The earbud itself is black, and shaped like an old-style hearing aid, in the sense that it’s designed to fit snugly into your right ear. That’s either a plus or a minus, depending on your ear. It fits tightly in my ear — so well, in fact, that I have to pop it out by pulling up on the top of my ear and pushing gently from the back. It feels a little odd initially, but after a few minutes, I stop noticing it. I could easily see it not fitting in someone else’s ear. It fits only in your right ear, and in case my use of the singular hasn’t made this clear, it’s only a single earbud — your left ear remains uncovered. I consider that a plus for running or biking, where covering both ears is dangerous, but it’s a liability for when you want to block the outside world.
The earbud has a single button that you use for pairing, toggling power, and starting and stopping audio:
- Press and hold the button for 5–10 seconds to put it into pairing mode.
- Press and hold the button for 3–4 seconds to turn it on or off.
Press and hold the button for 1–2 seconds to switch its audio feedback between Chinese and English.
Press the button quickly to start or stop the audio, or to answer and hang up calls.
Press the button twice quickly to redial the last number called.
The annoying part of the button is that it’s somewhat stiff, and pressing it means pushing in on your ear, which can be a bit uncomfortable. On the plus side, it’s unlikely to be pushed accidentally in your pocket or bag.
Its only other interface is a recorded voice that tells you that it’s powering on or off, that the device is connected, if it’s ready to pair, and when you end a call. It also tells you when the battery is getting low, and I once heard it say “Battery high.”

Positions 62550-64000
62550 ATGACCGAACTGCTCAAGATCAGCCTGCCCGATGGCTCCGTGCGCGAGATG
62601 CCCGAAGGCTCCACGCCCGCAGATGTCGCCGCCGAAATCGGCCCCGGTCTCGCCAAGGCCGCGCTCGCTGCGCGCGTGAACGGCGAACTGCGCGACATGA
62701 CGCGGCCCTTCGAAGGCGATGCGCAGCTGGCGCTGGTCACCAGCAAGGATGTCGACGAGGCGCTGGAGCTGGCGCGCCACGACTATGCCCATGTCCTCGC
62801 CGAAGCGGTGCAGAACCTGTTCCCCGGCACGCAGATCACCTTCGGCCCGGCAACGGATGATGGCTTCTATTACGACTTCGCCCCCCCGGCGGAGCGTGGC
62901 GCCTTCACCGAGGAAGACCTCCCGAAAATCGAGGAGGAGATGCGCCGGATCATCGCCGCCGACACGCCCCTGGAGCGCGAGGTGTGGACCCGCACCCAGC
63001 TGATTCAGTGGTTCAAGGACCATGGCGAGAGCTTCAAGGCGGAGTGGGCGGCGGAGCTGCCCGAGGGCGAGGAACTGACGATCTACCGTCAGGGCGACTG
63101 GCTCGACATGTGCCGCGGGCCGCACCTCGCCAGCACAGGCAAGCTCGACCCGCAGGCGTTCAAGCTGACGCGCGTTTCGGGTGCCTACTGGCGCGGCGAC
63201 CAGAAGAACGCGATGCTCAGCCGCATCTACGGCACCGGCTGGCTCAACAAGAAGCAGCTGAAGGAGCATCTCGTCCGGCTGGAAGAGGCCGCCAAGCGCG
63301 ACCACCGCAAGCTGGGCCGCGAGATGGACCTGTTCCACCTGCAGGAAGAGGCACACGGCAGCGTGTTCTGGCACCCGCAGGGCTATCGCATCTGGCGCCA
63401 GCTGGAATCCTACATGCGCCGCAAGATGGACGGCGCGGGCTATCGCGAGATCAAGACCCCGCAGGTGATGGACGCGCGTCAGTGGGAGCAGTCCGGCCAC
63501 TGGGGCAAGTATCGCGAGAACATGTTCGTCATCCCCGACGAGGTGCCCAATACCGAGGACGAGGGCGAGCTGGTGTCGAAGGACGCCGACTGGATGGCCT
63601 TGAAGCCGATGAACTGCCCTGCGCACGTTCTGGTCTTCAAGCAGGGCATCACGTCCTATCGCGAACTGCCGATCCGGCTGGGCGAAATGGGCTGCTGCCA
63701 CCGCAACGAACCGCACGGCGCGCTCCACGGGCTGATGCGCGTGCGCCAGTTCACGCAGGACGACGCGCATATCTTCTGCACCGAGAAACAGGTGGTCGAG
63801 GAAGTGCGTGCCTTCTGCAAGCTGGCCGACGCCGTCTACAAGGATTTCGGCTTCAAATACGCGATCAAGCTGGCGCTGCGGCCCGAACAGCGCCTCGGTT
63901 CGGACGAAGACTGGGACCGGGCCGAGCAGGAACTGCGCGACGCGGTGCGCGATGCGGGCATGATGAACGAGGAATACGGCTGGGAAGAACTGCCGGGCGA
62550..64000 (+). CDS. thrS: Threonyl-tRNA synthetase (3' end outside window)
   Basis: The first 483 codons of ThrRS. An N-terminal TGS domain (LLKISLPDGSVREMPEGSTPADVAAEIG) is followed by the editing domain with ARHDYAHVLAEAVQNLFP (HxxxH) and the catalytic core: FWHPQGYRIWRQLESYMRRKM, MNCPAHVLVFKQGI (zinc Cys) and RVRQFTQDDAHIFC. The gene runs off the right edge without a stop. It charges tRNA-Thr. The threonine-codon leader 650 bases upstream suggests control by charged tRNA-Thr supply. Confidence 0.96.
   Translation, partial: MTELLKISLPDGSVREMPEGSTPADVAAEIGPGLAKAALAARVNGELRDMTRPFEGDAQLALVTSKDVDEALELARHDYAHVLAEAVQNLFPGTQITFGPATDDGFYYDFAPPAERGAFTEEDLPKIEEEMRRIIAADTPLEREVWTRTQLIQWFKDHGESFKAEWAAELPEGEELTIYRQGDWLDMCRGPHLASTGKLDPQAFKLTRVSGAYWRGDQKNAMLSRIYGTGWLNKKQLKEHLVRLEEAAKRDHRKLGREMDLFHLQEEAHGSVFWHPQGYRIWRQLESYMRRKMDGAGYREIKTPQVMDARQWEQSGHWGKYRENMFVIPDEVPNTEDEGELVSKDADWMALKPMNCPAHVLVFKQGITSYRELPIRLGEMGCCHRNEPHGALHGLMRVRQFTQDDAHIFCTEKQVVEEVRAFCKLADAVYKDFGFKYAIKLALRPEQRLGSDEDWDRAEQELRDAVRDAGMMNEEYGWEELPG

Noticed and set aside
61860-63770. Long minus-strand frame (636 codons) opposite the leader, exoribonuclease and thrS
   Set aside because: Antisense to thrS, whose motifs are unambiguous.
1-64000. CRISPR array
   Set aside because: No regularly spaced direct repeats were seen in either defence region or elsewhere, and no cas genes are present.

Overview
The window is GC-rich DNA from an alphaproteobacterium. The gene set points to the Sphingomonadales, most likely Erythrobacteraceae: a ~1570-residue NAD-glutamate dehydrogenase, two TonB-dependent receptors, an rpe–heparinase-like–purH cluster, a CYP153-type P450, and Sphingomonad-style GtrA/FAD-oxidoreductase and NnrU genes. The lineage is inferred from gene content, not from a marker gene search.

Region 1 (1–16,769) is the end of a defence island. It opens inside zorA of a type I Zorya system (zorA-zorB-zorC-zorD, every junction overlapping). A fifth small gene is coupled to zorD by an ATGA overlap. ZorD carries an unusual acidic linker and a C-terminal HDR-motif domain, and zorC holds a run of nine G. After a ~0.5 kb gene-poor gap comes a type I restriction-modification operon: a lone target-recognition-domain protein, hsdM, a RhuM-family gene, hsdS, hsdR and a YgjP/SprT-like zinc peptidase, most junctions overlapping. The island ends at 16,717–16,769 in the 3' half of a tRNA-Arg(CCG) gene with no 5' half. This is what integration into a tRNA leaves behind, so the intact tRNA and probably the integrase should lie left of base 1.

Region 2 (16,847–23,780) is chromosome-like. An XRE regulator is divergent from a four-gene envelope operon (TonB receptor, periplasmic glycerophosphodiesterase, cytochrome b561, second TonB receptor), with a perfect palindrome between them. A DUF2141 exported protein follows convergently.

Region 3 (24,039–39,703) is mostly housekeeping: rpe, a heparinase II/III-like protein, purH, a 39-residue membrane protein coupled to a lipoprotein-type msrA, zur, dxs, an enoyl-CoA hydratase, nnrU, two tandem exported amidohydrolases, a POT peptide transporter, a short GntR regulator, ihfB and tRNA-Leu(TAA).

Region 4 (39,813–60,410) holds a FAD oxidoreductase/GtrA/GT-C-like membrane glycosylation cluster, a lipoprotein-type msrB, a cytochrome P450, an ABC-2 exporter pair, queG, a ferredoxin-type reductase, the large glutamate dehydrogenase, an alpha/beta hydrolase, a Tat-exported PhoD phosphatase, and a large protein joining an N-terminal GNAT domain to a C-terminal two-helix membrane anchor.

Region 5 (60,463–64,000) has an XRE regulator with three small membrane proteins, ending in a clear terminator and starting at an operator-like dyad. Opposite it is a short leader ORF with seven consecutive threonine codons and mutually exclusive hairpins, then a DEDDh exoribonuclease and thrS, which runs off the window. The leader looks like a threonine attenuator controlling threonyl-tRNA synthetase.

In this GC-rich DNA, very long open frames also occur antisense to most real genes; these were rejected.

The quality of the audio is good, but not great. I mostly use it for podcasts while working outside, where it’s totally fine. When I first used it to listen to music while running, I experienced some skips and dropouts. I was able to resolve those by moving the Apple Watch to my right wrist or, when I’ve had the iPhone in a waist belt, sliding it around to the right side or front. The volume is loud enough for most environments, but some additional power would have been nice at times. Put bluntly, this is not an audiophile solution.
I hadn’t used the Nocobot earbud’s microphone for calls of any sort until writing this article since I very seldom talk on the iPhone. When I called Josh, he reported that I sounded OK, but not great. For me, his audio was nice and clear, though not quite as loud as I would have liked. Using the iPhone’s built-in speaker and mic worked noticeably better for both of us. Our Skype test was less successful, likely due to the slow hotel Wi-Fi network I was using. The earbud can’t invoke or be used with Siri, unfortunately.